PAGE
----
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Des Moines Register reports:

Iowa set a new record price for farmland Wednesday when a 74-acre tract near Hull in Sioux County sold for $20,000 per acre.

The buyer was a neighboring farmer, Leland Kaster, who bought the land from Clinton Shinkle of Washington state.

"Farmland is very valuable up here, with good commodity prices and a strong livestock industry," said auctioneer Pete Pollema of Hull, who called the sale that was held on the land.

Pollema said he started the auction at $15,500 "because I had traveled around the country and talked to people. I knew there was one offer already for $15,500."

The previous Iowa land record was set in early October when a 120-acre parcel near Sioux Center went for $16,750 per acre. In late September an 80-acre tract near Sully went for $16,200 an acre.

The Federal Reserve Bank of Chicago said last month that Iowa farmland rose at what it called a "stunning" 34 percent in the 12 months through October.

Economist emeritus Neil Harl of Iowa State University called the prices "amazing."

The price of corn, which is the benchmark that sets Iowa land prices, has declined by $2 per bushel since early September and closed down 3 cents to $5.82 per bushel Wednesday on the Chicago Board of Trade.

Corn doubled in price from June 2010 and early but this but has softened in recent weeks. A surge of cheaper corn and feed wheat coming out of Black Sea ports from Russia and the Ukraine, strong prospects for crops in South America and Australia and China's boasts of record grain crops as well as the European debt crisis have taken many investors out of the market.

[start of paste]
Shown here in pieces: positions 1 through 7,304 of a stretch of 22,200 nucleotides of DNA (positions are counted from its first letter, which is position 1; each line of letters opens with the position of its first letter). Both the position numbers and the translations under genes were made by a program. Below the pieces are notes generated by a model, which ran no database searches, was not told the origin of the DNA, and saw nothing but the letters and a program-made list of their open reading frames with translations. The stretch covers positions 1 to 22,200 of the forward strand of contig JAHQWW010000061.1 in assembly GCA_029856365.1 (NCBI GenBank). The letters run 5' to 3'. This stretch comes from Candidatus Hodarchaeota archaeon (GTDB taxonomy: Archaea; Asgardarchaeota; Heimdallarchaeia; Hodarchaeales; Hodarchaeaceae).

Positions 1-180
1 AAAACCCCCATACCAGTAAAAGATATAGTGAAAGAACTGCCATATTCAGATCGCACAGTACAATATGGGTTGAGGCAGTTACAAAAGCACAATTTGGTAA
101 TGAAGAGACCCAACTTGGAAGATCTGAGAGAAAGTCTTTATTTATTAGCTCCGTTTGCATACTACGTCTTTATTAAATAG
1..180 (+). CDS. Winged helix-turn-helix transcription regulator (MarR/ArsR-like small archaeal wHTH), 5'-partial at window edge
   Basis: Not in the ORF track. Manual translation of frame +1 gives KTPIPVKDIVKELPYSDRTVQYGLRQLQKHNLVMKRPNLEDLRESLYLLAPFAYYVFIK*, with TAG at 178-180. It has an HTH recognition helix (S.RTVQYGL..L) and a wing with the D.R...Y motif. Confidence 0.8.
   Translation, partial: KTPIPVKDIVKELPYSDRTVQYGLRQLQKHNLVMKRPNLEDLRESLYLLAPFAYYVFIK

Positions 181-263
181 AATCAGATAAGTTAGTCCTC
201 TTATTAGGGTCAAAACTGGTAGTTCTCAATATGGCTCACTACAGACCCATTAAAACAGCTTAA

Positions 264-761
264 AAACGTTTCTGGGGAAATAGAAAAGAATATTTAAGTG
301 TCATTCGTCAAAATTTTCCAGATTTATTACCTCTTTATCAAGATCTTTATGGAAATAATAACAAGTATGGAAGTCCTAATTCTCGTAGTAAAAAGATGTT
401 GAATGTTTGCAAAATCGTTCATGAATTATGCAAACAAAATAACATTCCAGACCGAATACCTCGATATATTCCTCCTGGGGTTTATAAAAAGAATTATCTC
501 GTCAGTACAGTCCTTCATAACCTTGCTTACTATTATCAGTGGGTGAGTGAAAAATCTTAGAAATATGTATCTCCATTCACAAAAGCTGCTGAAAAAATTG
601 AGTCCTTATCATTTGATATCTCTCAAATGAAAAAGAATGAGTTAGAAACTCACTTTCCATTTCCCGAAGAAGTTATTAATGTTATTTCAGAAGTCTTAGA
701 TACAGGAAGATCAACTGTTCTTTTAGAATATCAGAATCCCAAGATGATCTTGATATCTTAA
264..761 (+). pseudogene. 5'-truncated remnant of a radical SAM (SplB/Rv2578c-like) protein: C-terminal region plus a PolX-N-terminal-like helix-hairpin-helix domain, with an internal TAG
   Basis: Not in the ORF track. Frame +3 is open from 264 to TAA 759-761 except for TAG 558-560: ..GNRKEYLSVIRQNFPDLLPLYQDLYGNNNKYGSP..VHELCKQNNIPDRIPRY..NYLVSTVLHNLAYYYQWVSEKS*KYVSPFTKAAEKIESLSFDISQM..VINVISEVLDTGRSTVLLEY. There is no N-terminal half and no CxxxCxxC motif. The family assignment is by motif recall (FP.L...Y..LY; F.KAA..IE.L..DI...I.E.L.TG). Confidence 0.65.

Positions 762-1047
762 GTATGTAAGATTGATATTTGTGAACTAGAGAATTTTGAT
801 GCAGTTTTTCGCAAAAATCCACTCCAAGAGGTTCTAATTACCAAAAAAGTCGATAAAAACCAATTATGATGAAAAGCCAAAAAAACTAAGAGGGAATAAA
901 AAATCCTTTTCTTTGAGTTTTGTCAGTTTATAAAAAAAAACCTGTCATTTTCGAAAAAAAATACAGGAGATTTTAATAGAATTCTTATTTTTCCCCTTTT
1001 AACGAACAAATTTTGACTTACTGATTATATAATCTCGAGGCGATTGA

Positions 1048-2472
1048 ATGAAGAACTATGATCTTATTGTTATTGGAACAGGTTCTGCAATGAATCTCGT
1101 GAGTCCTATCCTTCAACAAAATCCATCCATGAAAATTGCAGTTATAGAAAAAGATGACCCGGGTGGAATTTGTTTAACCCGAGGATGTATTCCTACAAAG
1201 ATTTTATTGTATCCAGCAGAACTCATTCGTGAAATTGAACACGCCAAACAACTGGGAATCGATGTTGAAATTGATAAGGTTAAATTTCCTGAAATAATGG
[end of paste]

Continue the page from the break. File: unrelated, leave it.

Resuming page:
Although many have predicted a crash in land prices similar to the decline in the 1980s, Harl said he was less sure of an impending collapse.

"Remember that in the 1970s we had very high corn prices (the equivalent of more than $20 per bushel in today's money) for about 18 months, but then they went down," Harl said. "Even so, land prices stayed high through the end of the 1970s."

Harl noted the large chunk of the corn crop that now goes for ethanol. "A lot will depend on biofuels policies. The 45-cent-per-gallon tax credit is gone and the 54-cent-per-gallon import duty is threatened," he said. What is most important, he said, is the Renewable Fuels Standard, which will mandate the use of more than 13 billion gallons of ethanol next year.

The inflation-adjusted statewide record for Iowa land prices was set in 1979 with $5,770 per acre. After a long decline, that figure was reached again only last year.

Iowa State University will release its annual land price survey on Dec. 14.

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